What to Read Next

How we can all learn from the cost of Christmas past

Felicity Hannah
Yahoo Lifestyle
1 November 2012

With Christmas hot on our heels, we're all starting to feel the familiar worries over just how much Christmas is going to cost us this year.

Each year the amount we spend on Christmas seems to skyrocket, despite us tightening the purse strings in the downturn. In fact, a recent study found that shoppers expected to fork out over £600 on presents alone - with that figure appearing to rise each year. 

So as we calculate the cost of the presents, the chocolates and all the food and drink we'll be enjoying, it's little wonder that many of us feel nostalgic for a time when Christmas was simpler - and seemingly, a lot cheaper.

[Related: How to cook the perfect Christmas dinner]

Ask anyone in their 50s about their childhood Christmases and you’ll hear about a less complicated celebration – fewer presents, no TV and playing board games as a family rather than fighting over the Wii remote.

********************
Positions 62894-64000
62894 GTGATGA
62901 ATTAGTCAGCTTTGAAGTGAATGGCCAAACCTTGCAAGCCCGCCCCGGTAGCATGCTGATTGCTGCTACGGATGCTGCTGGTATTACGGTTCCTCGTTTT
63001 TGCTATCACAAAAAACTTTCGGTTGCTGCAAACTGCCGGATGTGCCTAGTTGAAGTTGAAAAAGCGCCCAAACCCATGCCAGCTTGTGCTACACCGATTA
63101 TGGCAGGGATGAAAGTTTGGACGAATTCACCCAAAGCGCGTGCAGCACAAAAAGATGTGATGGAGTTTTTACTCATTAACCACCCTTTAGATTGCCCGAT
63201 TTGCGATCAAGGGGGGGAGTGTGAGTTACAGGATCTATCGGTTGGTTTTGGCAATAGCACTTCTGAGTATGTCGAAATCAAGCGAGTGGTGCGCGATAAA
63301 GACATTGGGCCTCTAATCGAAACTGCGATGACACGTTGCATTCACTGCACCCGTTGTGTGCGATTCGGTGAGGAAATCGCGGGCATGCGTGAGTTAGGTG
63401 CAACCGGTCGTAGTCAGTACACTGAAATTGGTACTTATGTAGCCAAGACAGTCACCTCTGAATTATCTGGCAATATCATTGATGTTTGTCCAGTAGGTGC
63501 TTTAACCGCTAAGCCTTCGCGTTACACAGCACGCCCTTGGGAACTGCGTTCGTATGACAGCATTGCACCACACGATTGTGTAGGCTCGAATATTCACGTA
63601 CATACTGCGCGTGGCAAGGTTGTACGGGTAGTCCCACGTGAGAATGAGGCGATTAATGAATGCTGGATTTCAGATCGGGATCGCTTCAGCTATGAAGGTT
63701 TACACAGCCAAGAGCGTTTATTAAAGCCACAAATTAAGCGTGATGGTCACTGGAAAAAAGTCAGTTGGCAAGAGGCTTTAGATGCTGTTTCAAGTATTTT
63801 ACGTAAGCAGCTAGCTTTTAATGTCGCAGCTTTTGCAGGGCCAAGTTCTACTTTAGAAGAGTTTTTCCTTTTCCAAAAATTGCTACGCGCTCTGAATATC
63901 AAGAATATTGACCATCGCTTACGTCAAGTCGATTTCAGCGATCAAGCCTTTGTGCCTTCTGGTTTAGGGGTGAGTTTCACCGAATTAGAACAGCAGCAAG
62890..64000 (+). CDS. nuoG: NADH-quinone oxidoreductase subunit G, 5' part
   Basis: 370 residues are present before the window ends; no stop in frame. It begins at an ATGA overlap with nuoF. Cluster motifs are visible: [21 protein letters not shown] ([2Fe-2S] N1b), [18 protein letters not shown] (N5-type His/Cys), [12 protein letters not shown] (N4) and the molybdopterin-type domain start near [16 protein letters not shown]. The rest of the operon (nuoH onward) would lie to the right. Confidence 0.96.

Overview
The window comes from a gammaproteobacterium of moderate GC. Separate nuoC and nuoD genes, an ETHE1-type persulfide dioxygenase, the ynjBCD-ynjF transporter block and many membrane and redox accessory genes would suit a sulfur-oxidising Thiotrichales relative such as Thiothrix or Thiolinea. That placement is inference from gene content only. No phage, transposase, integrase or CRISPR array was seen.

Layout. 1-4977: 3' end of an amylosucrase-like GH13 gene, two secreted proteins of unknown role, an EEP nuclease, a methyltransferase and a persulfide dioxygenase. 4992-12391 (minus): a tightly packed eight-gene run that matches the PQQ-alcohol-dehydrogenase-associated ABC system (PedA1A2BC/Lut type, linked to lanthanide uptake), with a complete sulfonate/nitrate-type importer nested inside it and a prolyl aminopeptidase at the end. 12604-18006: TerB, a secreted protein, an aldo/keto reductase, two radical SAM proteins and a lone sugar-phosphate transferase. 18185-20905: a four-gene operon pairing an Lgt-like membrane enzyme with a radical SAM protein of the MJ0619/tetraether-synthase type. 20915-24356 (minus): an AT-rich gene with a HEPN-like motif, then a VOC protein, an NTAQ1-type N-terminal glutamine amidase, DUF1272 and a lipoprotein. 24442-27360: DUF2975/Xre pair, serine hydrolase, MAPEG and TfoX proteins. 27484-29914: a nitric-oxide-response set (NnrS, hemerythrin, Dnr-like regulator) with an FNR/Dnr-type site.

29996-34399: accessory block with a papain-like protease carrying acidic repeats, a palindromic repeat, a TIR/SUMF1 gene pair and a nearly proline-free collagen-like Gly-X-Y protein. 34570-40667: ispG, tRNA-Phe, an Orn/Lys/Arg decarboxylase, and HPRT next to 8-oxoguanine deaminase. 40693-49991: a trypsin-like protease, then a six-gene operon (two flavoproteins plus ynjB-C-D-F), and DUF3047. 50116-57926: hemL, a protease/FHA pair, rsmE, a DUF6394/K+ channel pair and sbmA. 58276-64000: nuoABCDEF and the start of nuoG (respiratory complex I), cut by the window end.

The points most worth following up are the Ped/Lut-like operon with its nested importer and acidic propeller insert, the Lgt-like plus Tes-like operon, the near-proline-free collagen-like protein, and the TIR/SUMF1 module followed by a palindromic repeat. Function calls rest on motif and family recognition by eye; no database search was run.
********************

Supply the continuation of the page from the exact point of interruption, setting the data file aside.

Naturally everyone gets nostalgic for their own childhood Christmases, but the frenzied spending that exists today simply wasn't the norm in the 60s.

This is partly down to the level of disposable income we have today. But it’s also because it wasn’t as socially acceptable to get into debt 50 years ago; unlike today when so many people have a credit card.

How much did they have to spend?

Let’s take a look at Christmas 1962 – 50 years ago exactly.

Back in the 60s, the average UK home had a gross weekly income of £18, which is just over £300 today. In 2012, the average UK home has a gross weekly income of closer to £700.